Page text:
It was not always so. My first girlfriend when I moved to Chicago was Tal Gilat, an architect from Israel. She was an admirer of Mies. Together we explored his campus of the Illinois Institute of Technology. She showed me his four adjacent apartment buildings on Lake Shore Drive and said they looked as new today as when they were built. It is now 40 years later, and they still look that new. Then I was impressed. Now I think of it as the problem. They will never grow old. They will never speak of history. No naive eye will look at them and think they represent the past. They seem helplessly captive of the present.Ebert goes on to bemoan the loss of character in Chicago and beyond, in buildings new and old. "Remember a deli, with its neon signs, its daily prices, its sausages and cheeses and displays of pop and wine in the window. Now it has been defaced and replaced by this branch of the Bank of America, which was not even conceived for this site, but offers as little glass and metal as it possibly can, devoid of any ornamentation at all." Yet this seems much more like a problem with capitalism than architecture, not to mention that the latter has always been a product of the former, a reality of both the most grandiose and spare buildings. There's long passages applauding Sullivan—and defaming Mies for denuding him, as Ebert sees it. With all this praise for the past, is there anything he does like? Never having watched much Ebert ourselves, we always got the sense he was rather conventional. What does he think about Jean Gang's Aqua or the compelling work of Krueck+Sexton? Surely it can't all be bad, much as Ebert seems to be remembering the past a little too fondly, as there has been the good and the bad throughout history, architectural and otherwise. Over at the LA Times there's a poll asking readers what they think of Ebert's arguments. About a little more than a third say he's being too simplistic, while the same amount find him to be right on the money. Whatever said you take (and we think we can guess what that is) it's still a thoughtful, if disagreeable piece, and well worth reading.
Posts tagged with "Chicago":
An Olympic dream denied, with no other job- and revenue-generator on the horizon. Aldermen weary of being squeezed from both sides. A retailing behemoth thwarted in other cities desperate to advance its urban strategy. All of those factors--and a site change to a Far South Side ward whose alderman is more popular than his Chatham colleague--helped to bring the long-running Wal-Mart saga to a successful conclusion. But the six-year battle over Wal-Mart's plan to expand its foothold in the Chicago market ultimately came to a close because it was too big to pass up and because the world's largest retailer blinked.How an agreement for 21 stores is considered blinking is news to us, even if Walmart has made wage agreements (or not!) for the first time in its history. With this one settled, how long before Brooklyn is next?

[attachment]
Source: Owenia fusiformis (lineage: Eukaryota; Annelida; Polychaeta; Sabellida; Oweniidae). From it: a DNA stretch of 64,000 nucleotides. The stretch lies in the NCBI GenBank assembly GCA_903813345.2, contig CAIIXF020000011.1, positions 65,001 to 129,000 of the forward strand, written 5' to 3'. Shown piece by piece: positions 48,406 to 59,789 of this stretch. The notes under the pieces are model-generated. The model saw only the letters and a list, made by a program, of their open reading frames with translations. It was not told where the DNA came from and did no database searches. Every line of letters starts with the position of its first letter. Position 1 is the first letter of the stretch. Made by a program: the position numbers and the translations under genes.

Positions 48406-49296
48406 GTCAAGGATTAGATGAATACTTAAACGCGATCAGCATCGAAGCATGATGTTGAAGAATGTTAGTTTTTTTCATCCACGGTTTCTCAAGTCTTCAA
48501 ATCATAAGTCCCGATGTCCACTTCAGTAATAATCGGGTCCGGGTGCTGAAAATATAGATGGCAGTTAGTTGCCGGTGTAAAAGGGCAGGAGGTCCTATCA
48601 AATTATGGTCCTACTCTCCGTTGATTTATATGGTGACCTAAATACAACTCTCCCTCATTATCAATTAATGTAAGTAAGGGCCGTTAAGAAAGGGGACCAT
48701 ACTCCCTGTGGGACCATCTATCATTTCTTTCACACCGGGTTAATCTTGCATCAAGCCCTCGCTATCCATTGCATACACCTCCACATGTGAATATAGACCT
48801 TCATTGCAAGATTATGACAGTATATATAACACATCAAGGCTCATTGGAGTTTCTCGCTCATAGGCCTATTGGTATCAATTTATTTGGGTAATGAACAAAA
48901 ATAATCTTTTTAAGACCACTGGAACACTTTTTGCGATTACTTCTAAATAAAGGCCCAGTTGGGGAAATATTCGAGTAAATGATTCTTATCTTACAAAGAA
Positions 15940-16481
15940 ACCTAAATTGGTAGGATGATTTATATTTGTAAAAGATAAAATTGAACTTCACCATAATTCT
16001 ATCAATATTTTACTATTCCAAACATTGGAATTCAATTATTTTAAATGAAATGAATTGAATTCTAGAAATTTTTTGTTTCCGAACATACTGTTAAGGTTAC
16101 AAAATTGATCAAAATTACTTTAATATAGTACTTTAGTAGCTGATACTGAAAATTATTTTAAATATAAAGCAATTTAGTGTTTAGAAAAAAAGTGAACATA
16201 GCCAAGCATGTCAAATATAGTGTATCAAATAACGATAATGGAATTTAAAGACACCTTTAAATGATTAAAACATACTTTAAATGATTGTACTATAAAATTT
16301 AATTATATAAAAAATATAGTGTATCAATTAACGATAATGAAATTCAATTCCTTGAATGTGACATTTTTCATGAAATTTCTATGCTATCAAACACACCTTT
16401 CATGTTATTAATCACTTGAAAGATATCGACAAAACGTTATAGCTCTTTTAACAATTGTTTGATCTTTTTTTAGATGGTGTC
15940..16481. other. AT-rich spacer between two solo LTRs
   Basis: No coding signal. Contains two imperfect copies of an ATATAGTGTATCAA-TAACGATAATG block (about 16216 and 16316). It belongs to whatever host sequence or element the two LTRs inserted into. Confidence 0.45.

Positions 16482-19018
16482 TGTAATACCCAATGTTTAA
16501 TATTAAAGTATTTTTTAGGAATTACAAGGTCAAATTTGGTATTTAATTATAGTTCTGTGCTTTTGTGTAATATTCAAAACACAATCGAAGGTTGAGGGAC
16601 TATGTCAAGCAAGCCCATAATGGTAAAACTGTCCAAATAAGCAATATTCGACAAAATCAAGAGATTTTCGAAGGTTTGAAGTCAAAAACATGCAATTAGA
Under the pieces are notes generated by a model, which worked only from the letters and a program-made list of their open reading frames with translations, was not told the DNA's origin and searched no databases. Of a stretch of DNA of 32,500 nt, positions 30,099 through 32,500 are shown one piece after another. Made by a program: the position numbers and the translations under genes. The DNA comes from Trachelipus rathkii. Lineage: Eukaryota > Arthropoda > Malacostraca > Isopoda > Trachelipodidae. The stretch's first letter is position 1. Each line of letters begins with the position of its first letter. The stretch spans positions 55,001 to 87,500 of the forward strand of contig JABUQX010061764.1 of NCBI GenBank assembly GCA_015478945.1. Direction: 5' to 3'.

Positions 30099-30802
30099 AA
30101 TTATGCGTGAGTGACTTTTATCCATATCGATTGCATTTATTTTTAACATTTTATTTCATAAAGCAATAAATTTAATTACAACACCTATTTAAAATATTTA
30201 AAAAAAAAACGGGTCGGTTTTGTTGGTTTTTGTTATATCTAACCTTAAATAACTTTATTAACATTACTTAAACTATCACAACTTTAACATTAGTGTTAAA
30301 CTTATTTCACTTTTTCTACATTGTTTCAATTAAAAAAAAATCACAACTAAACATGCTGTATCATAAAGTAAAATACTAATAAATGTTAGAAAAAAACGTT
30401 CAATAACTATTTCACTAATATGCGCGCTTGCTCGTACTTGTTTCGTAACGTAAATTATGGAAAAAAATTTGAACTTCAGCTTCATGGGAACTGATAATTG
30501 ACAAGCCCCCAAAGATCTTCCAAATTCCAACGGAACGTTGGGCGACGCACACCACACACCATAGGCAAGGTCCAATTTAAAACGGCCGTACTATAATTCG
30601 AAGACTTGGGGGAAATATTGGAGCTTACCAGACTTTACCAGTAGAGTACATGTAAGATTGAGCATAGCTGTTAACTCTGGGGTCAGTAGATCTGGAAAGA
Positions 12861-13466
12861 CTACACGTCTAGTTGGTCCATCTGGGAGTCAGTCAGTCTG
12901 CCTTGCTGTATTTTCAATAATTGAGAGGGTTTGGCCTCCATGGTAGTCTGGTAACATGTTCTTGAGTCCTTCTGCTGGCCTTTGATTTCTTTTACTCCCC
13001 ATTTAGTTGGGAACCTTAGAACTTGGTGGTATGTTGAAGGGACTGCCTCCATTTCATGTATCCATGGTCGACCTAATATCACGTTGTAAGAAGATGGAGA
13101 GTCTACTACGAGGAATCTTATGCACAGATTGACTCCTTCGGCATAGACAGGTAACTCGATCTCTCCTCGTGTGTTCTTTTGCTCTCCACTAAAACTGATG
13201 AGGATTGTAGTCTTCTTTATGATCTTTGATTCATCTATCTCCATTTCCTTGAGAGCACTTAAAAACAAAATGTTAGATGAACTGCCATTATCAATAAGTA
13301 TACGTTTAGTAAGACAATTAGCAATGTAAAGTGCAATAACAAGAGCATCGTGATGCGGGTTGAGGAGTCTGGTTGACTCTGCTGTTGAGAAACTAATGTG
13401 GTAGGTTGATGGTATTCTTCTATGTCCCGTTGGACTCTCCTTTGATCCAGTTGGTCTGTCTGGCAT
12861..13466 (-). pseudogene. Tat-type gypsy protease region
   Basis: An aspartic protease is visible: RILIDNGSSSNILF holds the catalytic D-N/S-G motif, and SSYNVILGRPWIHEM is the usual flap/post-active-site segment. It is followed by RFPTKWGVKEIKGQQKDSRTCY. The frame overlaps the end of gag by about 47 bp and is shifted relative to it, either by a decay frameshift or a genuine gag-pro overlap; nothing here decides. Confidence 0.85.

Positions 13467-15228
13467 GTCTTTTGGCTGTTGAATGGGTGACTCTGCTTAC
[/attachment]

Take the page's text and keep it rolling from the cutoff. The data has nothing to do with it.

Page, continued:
What’s the cliché? You can dress up a pig but it’s still a pig? I can’t remember. Some terrible former governor, who will not be named, used the line a lot. Anyway! The Great American Tower, the newest addition to Cincinnati’s skyline, was recently topped off with a giant tiara inspired by Diana, Princess of Wales. The glitzy tower could be the ugliest building in the Midwest. It’s a toss-up as to whether the Royal Family will add this to its rather lengthy list of regal embarrassments—oh Fergie!—or delight in the ghastly tribute. After all, the tower will be the tallest in the city, surpassing the Carew Tower, which reigned supreme since 1930 with its beautiful art deco interiors. The tiara’s (and building’s) design cred go to Gyo Obata, the “O” of HOK. Eavesdrop wonders why Gyo did not look to local royalty, like former mayor Jerry Springer. A skyscraper inspired by guests throwing chairs at one another could be interesting!
PARTY IN THE POMO PHIL-JO LIBRARY
Shannon Stratton, executive director of threewalls, the contemporary art incubator and gallery, kindly invited Eavesdrop to their annual party and silent auction being held in Philip Johnson’s postmodern office building 190 South LaSalle. The so-strange-it-was-fab event, themed “Office Romance,” took place in the Library, a nutso 40th-floor Cambridge-inspired law library and event space whose stacks are overlit with 80s-tastic green fluorescent bulbs. Among the guests donning faux-cigarettes befitting the Mad Men-meets-Bret Easton Ellis vibe, Eavesdrop stumbled into architects Dirk Denison and David Harris Salkin (a graduate of Tulane’s School of Architecture and URBANbuild). We were grateful for the company, but perhaps we got too comfortable and had one too many Manhattans. The silent art auction was suddenly irresistible, and brought out a competitiveness in Eavesdrop previously only seen during rounds of mini-golf. We walked away with a large-format photograph by the Swiss-born artist Selina Trepp. Shannon, you can send a thank-you note to Eavesdrop, c/o AN.
Send thank-you notes, castle moats, and old billy goats to firstname.lastname@example.org.